The Forum is sponsored by 

AAPL stock: Click Here

You are currently viewing the Tips and Deals forum
F/U: Scanning Family Photos
Posted by: mrlynn
Date: December 20, 2016 08:07AM
This is a follow-up to a thread from June (!) about scanning family prints or negatives from the '90s:


There is a local shop that does in-house scanning:


Martin (the owner) says for my 2-3k negatives, he would charge 28¢ each for 600 dpi scans. Price would be higher for smaller quantities, or for higher DPIs. He uses a scanner that does 24 negs on a flatbed, but he says the scanner does them individually, automatically adjusting the light for each one. The software is called Silverfast SE Plus.

I’m inclined to give them all to him and give it a shot. My inclination is to scan negatives, not prints, though I have no idea whether there is a 1:1 correlation between the two (either prints or negatives could be missing). Figuring that out would be a project.

Once I have these modest-resolution scans available, then I can review the photos and eventually pick out some that might be worth re-scanning at higher resolutions.

I wonder about his claim that his batch scanning software will adjust exposure values for each negative individually. Is that possible? Anyone here familiar with this Silverfast software?

/Mr Lynn

"Hillbilly at Harvard"
Honky-tonk Country and Bluegrass
Founded in 1948 by Pappy Ben Minnich
Saturdays 9am - 1pm Eastern
WHRB-FM, Cambridge, MA
Streaming at []
Be there!

The HAH weblog: []

Topical weblog: []

On the river in Saxonville.
Options:  Reply • Quote
Re: F/U: Scanning Family Photos
Posted by: clay
Date: December 20, 2016 08:45AM
silverfast is good stuff.

for reference, check out pricing with one of these big scanning companies: []

why not start with a small batch to test whether the results are acceptable for you? Pricing will be higher per photo, but might be worth it to spend $25-$50 to make sure that the $750+ will be well spent.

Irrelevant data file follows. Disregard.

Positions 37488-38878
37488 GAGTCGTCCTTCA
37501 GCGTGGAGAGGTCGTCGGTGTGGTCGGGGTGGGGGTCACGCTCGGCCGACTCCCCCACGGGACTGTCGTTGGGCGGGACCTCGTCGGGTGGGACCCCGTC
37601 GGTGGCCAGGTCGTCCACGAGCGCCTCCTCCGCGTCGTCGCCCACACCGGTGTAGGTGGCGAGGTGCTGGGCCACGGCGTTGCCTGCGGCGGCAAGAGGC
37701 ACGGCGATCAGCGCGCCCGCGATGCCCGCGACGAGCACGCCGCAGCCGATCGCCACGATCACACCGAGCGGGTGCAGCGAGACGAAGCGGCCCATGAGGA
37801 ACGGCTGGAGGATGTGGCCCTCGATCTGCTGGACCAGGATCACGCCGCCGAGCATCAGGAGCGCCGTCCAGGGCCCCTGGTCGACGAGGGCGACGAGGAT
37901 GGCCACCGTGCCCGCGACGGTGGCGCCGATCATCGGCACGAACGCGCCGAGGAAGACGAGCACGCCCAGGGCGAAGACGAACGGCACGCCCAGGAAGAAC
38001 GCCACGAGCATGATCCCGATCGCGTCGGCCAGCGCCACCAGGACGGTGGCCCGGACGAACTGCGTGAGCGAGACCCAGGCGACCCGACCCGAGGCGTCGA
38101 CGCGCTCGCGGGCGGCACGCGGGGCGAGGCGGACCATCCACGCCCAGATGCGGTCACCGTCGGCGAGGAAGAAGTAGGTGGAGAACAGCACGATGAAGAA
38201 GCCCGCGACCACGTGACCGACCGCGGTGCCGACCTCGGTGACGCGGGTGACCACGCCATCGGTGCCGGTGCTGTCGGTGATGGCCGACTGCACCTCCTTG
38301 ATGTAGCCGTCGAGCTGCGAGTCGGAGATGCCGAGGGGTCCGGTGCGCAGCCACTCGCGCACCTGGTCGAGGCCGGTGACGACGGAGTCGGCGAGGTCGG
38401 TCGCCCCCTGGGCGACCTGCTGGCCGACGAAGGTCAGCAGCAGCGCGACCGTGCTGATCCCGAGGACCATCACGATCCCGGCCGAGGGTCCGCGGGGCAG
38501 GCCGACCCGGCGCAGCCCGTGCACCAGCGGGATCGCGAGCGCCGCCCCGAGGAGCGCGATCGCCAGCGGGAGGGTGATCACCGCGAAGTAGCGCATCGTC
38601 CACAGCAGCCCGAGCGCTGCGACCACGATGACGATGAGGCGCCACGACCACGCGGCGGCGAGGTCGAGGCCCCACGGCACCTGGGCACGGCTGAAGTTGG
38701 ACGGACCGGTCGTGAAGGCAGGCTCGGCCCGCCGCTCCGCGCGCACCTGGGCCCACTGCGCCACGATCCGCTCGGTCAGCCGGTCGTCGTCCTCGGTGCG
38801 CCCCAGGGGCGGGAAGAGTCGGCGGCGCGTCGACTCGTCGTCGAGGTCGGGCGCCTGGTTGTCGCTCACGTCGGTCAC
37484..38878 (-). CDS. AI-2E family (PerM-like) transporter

Options:  Reply • Quote
Re: F/U: Scanning Family Photos
Posted by: mikebw
Date: December 20, 2016 08:48AM
My initial thought is that 600dpi for a negative is low, but your idea to use those as a proof sheet seems good. Still, that's several hundred dollars for the amount you estimate.
Since you are not sure if you have all the prints (or negatives) would it be just as well to look through the prints you do have, figure out which of those you want scanned and then do just those from the print?
Options:  Reply • Quote
Re: F/U: Scanning Family Photos
Posted by: Go To Top
Date: December 20, 2016 09:11AM
Calling about my order direct hookup to INDIA scan cafe.

A man who is of "sound mind" is one who keeps the inner madman under lock and key.
(Paul Valery)
Options:  Reply • Quote
Re: F/U: Scanning Family Photos
Posted by: surfer33
Date: December 20, 2016 09:30AM
I had a project done a few months ago by and they did a terrible job and overcharged me. They said the video would require two DVD's for a 45 minute VHS. I questioned them on it, but paid the additional cost (they had my original VHS tape). I received two DVD's, with the 2nd one consisting of nothing but a blue screen.

My advice is to avoid scancafe.
Options:  Reply • Quote
Re: F/U: Scanning Family Photos
Posted by: Uncle Wig
Date: December 20, 2016 09:59AM